Friday, November 18, 2016

Wielding the 2x4: The Role Alternatives Play in Policy Conflict November 2016 A Part Two


This is a Part Two in the exploration of one aspect of ethical and existential issues that arise when we engage in conflict over public policy, and what consequences we are responsible for when our rhetoric is or seems determinative of ensuing events. In the first part, I offered (this blog 15 Nov 2016) a case study discussing the criticism that advocates of a dam-free Grand Canyon, in particular David Brower as the most public advocate, traded polluting coal-fired electric generating plants for a dam-free Canyon.

Reflecting on that post, I realized that a set of what: — ideas?, assumptions?, pre-conceptions?, biases? — undergirded my puzzlement that this criticism could even be entertained. Part of this, I suppose, is that my personal involvement in the particular conflict was strongly at odds with such a criticism, since advocating for coal-burning plants was not something we did. 

I also see that there is a way of acting in conflict, a way of gathering forces for battles over policy, that, obvious to me, may not be understood by those examining the conflict in later years. Here, I will try to make clear the larger context that makes alien, even irrelevant, the charge of a trade of an undammed Canyon for polluted skies.

Tuesday, November 15, 2016

Lies Float; The Truth, Too Heavy To Bear, Drowns; November 2016 A Part One

(Warning, this essay is a long, detailed, and cantankerous effort to “correct” several mis-recordings that have arisen in various tellings of the glorious fight to save the Grand Canyon from damming. No apologies, just a warning.)

An oft-repeated smear and lie is that advocates protecting the Grand Canyon in the 1960’s gave up the Southwest’s clean, blue skies in order to keep dams out of the Canyon’s deep, dark gorges. I propose here to present some of these smears (in black or a red-brown) and then offer correction and critique (in blue). The main line of the fantasied tale goes like this:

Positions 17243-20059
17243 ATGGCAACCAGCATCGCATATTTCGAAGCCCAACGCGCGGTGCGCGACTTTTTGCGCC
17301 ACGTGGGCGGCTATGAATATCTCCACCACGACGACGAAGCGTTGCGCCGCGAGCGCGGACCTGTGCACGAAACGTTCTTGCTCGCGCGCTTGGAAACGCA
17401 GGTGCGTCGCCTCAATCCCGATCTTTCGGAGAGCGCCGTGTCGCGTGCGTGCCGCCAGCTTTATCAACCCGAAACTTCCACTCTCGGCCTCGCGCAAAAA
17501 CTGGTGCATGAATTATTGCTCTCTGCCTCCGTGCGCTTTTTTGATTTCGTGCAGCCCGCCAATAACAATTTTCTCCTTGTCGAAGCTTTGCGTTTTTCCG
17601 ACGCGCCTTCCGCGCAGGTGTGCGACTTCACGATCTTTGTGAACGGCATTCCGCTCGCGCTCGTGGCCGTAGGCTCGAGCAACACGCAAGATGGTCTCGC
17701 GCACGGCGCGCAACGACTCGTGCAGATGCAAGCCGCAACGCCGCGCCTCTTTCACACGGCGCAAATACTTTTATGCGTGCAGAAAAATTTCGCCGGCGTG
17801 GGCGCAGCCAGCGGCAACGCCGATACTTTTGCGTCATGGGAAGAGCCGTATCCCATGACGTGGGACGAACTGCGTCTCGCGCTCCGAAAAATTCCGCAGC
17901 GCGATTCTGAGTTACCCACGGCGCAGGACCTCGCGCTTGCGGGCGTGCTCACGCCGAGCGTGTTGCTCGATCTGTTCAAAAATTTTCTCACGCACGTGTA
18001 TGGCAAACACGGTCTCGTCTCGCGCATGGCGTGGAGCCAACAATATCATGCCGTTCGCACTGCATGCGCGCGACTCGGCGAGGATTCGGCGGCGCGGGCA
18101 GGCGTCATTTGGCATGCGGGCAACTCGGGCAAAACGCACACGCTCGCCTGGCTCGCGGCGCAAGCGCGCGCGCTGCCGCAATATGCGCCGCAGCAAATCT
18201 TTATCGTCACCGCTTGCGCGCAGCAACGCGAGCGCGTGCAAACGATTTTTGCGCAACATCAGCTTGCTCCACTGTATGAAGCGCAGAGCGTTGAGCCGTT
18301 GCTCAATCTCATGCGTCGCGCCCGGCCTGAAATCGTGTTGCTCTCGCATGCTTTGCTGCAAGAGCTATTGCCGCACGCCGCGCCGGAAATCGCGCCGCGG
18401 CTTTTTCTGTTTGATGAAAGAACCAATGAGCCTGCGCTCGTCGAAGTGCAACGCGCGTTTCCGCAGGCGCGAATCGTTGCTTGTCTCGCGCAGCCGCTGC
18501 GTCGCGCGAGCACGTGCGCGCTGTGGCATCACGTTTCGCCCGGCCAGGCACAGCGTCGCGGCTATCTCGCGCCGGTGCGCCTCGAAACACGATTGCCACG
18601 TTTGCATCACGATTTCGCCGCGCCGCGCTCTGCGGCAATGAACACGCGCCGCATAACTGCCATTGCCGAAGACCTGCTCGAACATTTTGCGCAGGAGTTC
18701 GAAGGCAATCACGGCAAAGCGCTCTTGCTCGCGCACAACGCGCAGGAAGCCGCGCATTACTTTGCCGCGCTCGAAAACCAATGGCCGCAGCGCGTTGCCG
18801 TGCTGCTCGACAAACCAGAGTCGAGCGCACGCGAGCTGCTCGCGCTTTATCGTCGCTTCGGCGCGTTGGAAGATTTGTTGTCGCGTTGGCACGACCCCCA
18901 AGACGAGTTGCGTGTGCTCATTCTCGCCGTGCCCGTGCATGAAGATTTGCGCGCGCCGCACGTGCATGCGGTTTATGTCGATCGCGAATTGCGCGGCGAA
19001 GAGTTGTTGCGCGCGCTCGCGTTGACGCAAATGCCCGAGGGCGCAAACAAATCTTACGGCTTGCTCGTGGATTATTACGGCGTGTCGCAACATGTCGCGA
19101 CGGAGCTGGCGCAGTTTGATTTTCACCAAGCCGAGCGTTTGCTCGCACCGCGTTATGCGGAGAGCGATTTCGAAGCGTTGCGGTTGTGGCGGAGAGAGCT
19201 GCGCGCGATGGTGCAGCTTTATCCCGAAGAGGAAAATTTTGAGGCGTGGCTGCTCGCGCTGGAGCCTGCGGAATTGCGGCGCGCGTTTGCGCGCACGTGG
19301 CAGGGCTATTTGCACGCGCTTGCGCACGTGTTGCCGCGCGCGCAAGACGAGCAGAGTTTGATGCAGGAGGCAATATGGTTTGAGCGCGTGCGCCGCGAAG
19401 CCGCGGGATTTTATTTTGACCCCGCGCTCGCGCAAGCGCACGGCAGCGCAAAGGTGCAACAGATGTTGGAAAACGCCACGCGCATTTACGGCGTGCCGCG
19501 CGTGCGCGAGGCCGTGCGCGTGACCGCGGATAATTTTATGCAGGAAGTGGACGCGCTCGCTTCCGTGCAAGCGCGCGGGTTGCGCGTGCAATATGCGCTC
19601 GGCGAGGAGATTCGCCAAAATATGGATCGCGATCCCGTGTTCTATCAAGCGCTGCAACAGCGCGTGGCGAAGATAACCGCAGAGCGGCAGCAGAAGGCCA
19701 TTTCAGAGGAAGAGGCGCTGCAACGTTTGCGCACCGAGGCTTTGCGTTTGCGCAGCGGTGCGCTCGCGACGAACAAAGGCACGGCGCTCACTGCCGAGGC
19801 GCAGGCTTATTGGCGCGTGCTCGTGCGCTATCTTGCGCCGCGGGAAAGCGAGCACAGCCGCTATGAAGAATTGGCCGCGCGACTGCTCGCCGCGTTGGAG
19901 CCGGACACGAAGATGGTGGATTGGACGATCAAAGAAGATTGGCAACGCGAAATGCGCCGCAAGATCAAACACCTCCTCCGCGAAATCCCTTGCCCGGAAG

The dams were planned to generate electric power to pump water for the Central Arizona Project, and to sell excess power to help pay for that CAP. But the people and government of the United States decided not to build the dams, so instead coal-fired electric stations — in particular one to be put up near Page and using coal from Black Mesa — had to be built to pump the CAP’s water and which would also pump clouds of smoke and gas and ash, rendering the skies over the Southwest, and especially the Grand Canyon, thick and brown with the burning coal’s residue, causing would-be viewers to turn away, gasping and choking for breath in the poison miasma.

Tuesday, October 4, 2016

Incarnating Grand Canyon National Monument the Fifth — But Minus Some Key Organs

A rumor is afloat that the administration of President Obama may consider using the Antiquities Act to proclaim a National Monument along the lines of the legislation introduced a year ago by Representative Raul Grijalva to establish a Greater Grand Canyon Heritage National Monument (GGCHNM).

The first thing to say is that the action would do nothing to ease the threat from the development proposal (the Escalade, or better, “Phoenix Escapade”) aimed at the confluence of the Colorado & Little Colorado Rivers:  a development that would include buildings on the rim, a tramway down to the confluence, —where there would be walkways and structures in this now-natural and revered area—, and thousands and thousands of conveyor-belt tourists brought in by plane, helicopter, bus, etc. 

Nor does the Heritage proposal include any recognition of the Navajo Nation’s Marble Canyon & Little Colorado Tribal Parks, set up half a century ago, yet still ignored by the National Park Service and the Interior Department, even though the 1975 Park expansion act authorized cooperation between Interior and the Navajo on Grand Canyon protection and visitation, and even though these tribal parks and the 1975 Act together provide the framework for appropriate protection and interpretive visitation of the Canyon — a framework envisioned by Senator Barry Goldwater, principal sponsor of the 1975 Act.

This omission is the more astonishing since the purposes of the Grijalva bill (see my post of 14 Nov 2015 for details) are to embed the values of the eleven “Grand Canyon-associated tribes” in the policy and administration of the GGCHNM, purposes and policy that would be made tragic mockery of, should the Phoenix Escapade be approved by the Navajo, and built. 

(Note: Legislation to commit Navajo Nation approval and funding for the P. E. is even now working its way through the Navajo Council’s legislative process, in spite of Navajo President Begaye’s opposition and the submission of thousands and thousands of anti-P.E. statements.)

The main resource change in Grijalva’s proposal would be ending the threat of new mining activity (esp. uranium exploitation) on federal lands in the vicinity of the eastern Canyon, although existing mines and other existing rights would not be affected.
Timber may be cut commercially only if consistent with GGCHNM purposes and part of a restoration project.

So how would such a creation work? Existing laws and management (Forest Service and BLM, mainly) would continue, and — an important addition — the 11 associated tribes would formally collaborate in plan development and monument management. For instance, although this might not be part of an Antiquities Act proclamation, the proposed law sets up an advisory council to work on the management plan, collaborating on management of any tribe-related resources and adaptive management of natural resources.